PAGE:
So, I am leaving the walking trail connected for now because that's how to make routing to Roaring Camp work (without asking Google to move the pin, which I'm not sure I could persuade them to do and don't really want them to do, I like it where it is). Maybe that makes me a WME devil... :twisted:
Last edited by DwarfLord on Wed Jul 02, 2014 10:18 pm, edited 1 time in total.
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Re: Road Types (USA) - Walking Trails

Postby SpencerFG » Sun Mar 27, 2016 9:41 pm

I'm waiting to see what the R5 (who is consulting with an RM) does. Removing the house numbers would not be good unless I felt like adding a large number of RPPs. People do want to search for addresses which are on the non drive-able street. Pedestrian Boardwalk might work but the forums are full of discussions of how the routing server treats both of these things. The wiki has no information other than their names.

I'll remain a voyeur on this one for a while.
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Re: Road Types (USA) - Walking Trails

Postby DwarfLord » Sun Mar 27, 2016 9:21 pm

By the way, if you don't want the path to impact routing, changing it to a Pedestrian Boardwalk would help tremendously. As the Road Types (USA) article says, "Connected or not, the Walking Trail type should never be used where effects on local routing are not desired."


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Re: Road Types (USA) - Walking Trails

Postby t0cableguy » Sun Mar 27, 2016 9:17 pm

SpencerFG wrote:
t0cableguy wrote:Permalinks to examples are always appreciated.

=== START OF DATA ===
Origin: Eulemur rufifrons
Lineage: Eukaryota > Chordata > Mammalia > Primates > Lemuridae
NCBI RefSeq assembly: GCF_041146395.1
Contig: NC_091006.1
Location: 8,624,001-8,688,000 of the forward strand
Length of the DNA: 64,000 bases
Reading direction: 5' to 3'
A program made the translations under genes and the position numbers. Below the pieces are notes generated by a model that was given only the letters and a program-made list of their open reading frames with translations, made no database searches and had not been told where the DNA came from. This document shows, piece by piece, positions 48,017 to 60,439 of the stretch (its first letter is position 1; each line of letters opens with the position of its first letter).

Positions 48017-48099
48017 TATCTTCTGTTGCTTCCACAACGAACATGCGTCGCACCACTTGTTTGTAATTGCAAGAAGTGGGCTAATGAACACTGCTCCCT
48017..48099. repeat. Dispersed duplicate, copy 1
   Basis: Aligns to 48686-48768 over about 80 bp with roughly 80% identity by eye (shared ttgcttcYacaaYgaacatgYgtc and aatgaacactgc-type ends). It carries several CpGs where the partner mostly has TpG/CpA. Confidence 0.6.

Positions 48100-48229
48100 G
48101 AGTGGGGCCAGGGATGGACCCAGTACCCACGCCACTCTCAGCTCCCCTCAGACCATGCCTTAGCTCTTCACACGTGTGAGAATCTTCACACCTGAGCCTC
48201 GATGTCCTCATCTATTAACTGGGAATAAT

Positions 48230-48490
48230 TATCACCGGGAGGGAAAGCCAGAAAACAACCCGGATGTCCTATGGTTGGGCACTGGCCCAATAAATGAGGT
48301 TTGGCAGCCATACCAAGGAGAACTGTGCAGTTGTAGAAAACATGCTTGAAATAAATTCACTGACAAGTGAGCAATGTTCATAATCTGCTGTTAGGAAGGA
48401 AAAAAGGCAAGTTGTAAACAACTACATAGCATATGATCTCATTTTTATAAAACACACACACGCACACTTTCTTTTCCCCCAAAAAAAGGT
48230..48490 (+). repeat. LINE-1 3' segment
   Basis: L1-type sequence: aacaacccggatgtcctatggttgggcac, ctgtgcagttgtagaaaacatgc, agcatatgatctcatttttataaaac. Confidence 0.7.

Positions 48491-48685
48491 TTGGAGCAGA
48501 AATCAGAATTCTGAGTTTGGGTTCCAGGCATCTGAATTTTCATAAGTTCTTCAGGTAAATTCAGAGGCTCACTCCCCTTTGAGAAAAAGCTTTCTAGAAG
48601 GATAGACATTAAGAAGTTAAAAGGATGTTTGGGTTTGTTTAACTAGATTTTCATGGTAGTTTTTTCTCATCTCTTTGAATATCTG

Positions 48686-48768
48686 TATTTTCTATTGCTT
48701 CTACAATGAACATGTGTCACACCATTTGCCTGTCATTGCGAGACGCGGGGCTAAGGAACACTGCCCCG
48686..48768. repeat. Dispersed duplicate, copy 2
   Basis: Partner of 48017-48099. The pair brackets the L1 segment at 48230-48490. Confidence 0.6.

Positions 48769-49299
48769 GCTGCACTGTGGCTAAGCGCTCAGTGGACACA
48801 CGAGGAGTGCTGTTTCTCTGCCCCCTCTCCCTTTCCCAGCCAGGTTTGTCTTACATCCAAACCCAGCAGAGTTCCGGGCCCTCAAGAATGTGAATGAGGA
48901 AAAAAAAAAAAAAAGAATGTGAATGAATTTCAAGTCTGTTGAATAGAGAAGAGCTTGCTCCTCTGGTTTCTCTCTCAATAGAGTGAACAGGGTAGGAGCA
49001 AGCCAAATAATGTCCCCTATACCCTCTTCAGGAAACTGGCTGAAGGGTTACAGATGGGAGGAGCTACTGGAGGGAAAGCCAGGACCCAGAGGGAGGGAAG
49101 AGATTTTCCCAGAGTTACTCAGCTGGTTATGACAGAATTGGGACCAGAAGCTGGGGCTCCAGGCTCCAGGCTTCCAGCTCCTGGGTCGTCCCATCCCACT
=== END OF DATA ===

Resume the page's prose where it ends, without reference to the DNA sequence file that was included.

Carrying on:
Sorry, I should have posted this at the outset. If anyone is still interested . .

https://www.waze.com/editor/?env=usa&lo ... ueFilter=1


I would definitely cut them up where they cross the drivable roads.

You might even want to attach them to the roads but get your regional managment's approval before doing that.

The way they are probably routing now (based on other locations that i've had to modify, and other editors experiences) is to the closest endpoint of the walking trail. which in most cases will be 3 or 4 blocks from the location. At least if you cut the walking trail up into several smaller segments the routing would be to the side street at the end of the block, where there is street parking for that use. It might not get a person into their driveway, (which a RPP would do) but it will get them to the right block.

You can always remove the house numbers as guided before. Which may still be the best option.
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Re: Road Types (USA) - Walking Trails

Postby SpencerFG » Sat Mar 26, 2016 5:12 pm

t0cableguy wrote:Permalinks to examples are always appreciated.

Sorry, I should have posted this at the outset. If anyone is still interested . .

https://www.waze.com/editor/?env=usa&lo ... ueFilter=1
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Re: Road Types (USA) - Walking Trails

Postby SpencerFG » Sat Mar 26, 2016 12:16 am

PesachZ wrote:You (even as R2) can try residential place points positioned closer to the streets.

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Thanks. Yes, I use RPPs regularly and, in fact, applied them to the particular addresses in the UR's. These streets will require a large number of them, though, so a more fundamental solution would be nice.
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Re: Road Types (USA) - Walking Trails

Postby DwarfLord » Fri Mar 25, 2016 11:40 pm

SpencerFG wrote:...a several block long walking trail where the desired destination is not actually on the walking trail.

It sounds like the desired destinations are not on nor reached by the walking trail, but for some reason have official addresses on the walking trail. I've seen a few planned communities like that, where the so-called "front door" faces a footpath but all the traffic and visitors and groceries etc. go in and out through the garage and the back door.

If that's the case here, an alternate solution to what you proposed is to remove the HNs altogether and instead use residential Place Points carefully located to ensure routing to the road side rather than the footpath side. Then of course the users have to be alerted to remove all instances of the address from their apps and search again.